But search engines have never really required a schema. Wait, you say, early search engines (like mine, RetrievalWare, and FAST ESP) required a fixed set of fields, didn’t they? Isn’t that proof that search engines require schemas?

But the truth is that these were decisions to optimize disk space (see realization #1 above) and were never really requirements of search itself. All of the new search engines (Lucene, Solr, ElasticSearch, MarkLogic, Attivio, etc.) can handle any set of fields at any time, and have been able to for years.

[Note that Solr does have a schema.xml file, but within this you can have dynamic fields. Further, Search Technologies has extended Solr to allow for true XML fields, which allow for single field to hold and search over any sort of XML content]

How important is it to be schema free? Based on my experience, I would say the average billion-dollar company has at least 100 sources of data that could be combined into a comprehensive enterprise search and analytics system. That’s 100 sources x 25 tables or sub-sources x (say) 5 fields each = 12,500 fields to map. Search Technologies (a relatively small company) already has at least 14 different sources that I know of.

How can one possibly map all of that data into one massive schema?

Answer: You don’t. Simply output the records in XML and JSON (most systems provide this out of the box), and then load that data into a search engine. Then map fields as needed (see realization #1 above, about agility).

And finally, before I forget...
  • It's secure
To handle enterprise applications, search engines (and the surrounding ecosystem, such as Search Technologies’ Aspire) have had to handle complex security constraints, and multi-model security, in a way that relational databases have never had to consider. For further information, see my security blog article.

This means that you can load in data from external sources, and the ecosystem will automatically include the ACLs for that data. Further, search engines are smart about users and group memberships, and will know (for example) that a user can be a member of LDAP groups, SharePoint groups, Jive groups, etc, and will only allow them to search and do analytics, on documents to which they are permitted access.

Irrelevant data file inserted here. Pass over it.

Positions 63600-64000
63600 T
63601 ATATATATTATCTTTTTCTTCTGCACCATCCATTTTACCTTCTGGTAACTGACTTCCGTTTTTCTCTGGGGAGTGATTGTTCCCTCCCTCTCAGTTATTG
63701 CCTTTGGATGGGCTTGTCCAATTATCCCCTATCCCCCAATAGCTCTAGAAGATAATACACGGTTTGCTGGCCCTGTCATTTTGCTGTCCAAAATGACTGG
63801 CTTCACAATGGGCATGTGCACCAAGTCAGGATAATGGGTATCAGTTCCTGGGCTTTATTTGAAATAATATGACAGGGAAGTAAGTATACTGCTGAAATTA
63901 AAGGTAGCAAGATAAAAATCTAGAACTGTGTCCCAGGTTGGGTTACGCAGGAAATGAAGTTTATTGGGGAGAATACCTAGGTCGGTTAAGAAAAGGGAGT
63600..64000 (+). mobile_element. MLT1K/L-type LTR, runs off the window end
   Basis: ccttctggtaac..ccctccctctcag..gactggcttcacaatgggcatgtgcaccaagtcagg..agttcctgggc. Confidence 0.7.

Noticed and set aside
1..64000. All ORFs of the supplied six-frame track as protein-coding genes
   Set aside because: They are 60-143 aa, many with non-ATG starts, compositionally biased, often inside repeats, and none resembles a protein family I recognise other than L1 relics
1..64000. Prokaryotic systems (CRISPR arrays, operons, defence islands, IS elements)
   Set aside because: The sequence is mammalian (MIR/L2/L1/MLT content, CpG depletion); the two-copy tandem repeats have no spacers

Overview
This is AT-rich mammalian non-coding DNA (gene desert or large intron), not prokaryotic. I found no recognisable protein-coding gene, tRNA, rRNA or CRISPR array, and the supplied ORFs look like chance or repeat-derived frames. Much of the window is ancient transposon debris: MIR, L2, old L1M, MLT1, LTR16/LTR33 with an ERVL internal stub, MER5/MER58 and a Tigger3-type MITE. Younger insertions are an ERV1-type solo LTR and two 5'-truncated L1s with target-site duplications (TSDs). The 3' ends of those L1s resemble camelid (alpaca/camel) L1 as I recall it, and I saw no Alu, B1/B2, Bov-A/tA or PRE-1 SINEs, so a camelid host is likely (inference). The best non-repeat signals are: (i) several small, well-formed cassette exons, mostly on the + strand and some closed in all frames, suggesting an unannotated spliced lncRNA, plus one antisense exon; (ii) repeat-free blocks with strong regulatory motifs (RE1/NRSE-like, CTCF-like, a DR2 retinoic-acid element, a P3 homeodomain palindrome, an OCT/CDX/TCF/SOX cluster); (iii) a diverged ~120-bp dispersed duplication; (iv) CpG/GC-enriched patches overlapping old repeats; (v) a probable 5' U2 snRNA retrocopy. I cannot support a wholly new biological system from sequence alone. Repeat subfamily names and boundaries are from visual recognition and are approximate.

It’s clear that Search has numerous advantages over SQL – so what’s missing? Well, lots of things:

  • We need more, better user interfaces.
There are lots more tools based on SQL at the moment. For example, Tableau. Search has some catching up to do (although Kibana is an interesting start).
  • The user interfaces need lots more functionality.
For example, work groups, saved and shared queries, saved and shared analytics, plotting, printing, saved and shared folders of documents, read/unread flags, etc.

Here is where I think we can steal some lessons from government intelligence agencies, which are further ahead in terms of analytics, and intelligence gathering functionality.
  • Standard query languages
SQL is (nominally) a standard. It is (mostly) the same across vendors.

Search query languages, in contrast, are all over the map. Functions listed above are handled in completely different ways by different engines. The industry is crying out for a standardized search / No-SQL language structure, with analytic capabilities.

Maybe it’s time to create one.

We’ll get there. After all, SQL has a 40 year head-start.

What does this all mean?

I have recently become fond of saying that there have been three computer revolutions in my lifetime:

    1. The Personal Computer. Yes, I wrote a simple program using toggle switches on my friend’s brand-new Altair 8800 computer. It added two numbers together. I also have a  Kaypro luggable, an IBM-PC and one of the first Macintosh computers in my basement.
    2. The Internet: My business partner and I started our first search engine company in 1989, before the internet, which I personally peg to 1995 (when Netscape went public). That year was a weird experience for me. It was like going outside one day, and discovering that the sky had turned green, whereas just yesterday it was blue. Nothing was the same. My search engine, RetrievalWare (which lasted until 2007 before being sold to FAST), never really recovered from that sea change. And...
    3. Big Data: As with all revolutionary changes, it seems that, magically, all of the necessary tools gather together, just when they’re needed. Big Data requires massive distributed storage, elastic computing resources, distributed processing frameworks, flexible data representation, large-scale statistical analysis, and data mining algorithms...
...and search.


I think that my overall message from this blog is to expect big changes in search over the next five years.

While the internet made search engines a household word (as Ziggy and Dilbert illustrate), the truth is that search engines have not really changed much since the early 1990s, when everyone switched to relevancy ranking, and distributed parallel processing.

Sure, the algorithms are more efficient, and we have facets, and some fancy analytics, but we’re still using the same old TF-IDF, and the general architecture (content processing --> tokenization --> index --> distributed search) has remained about the same for 20+ years.

So, it’s high time we shook things up a bit, and I’m convinced that embracing the frameworks provided by Big Data will be the catalyst to a flowering of capabilities which will have as much impact on the technology as it will on the way we do business, and on society as a whole.

Let’s grab the bull by the horns, and make it work.

--- Paul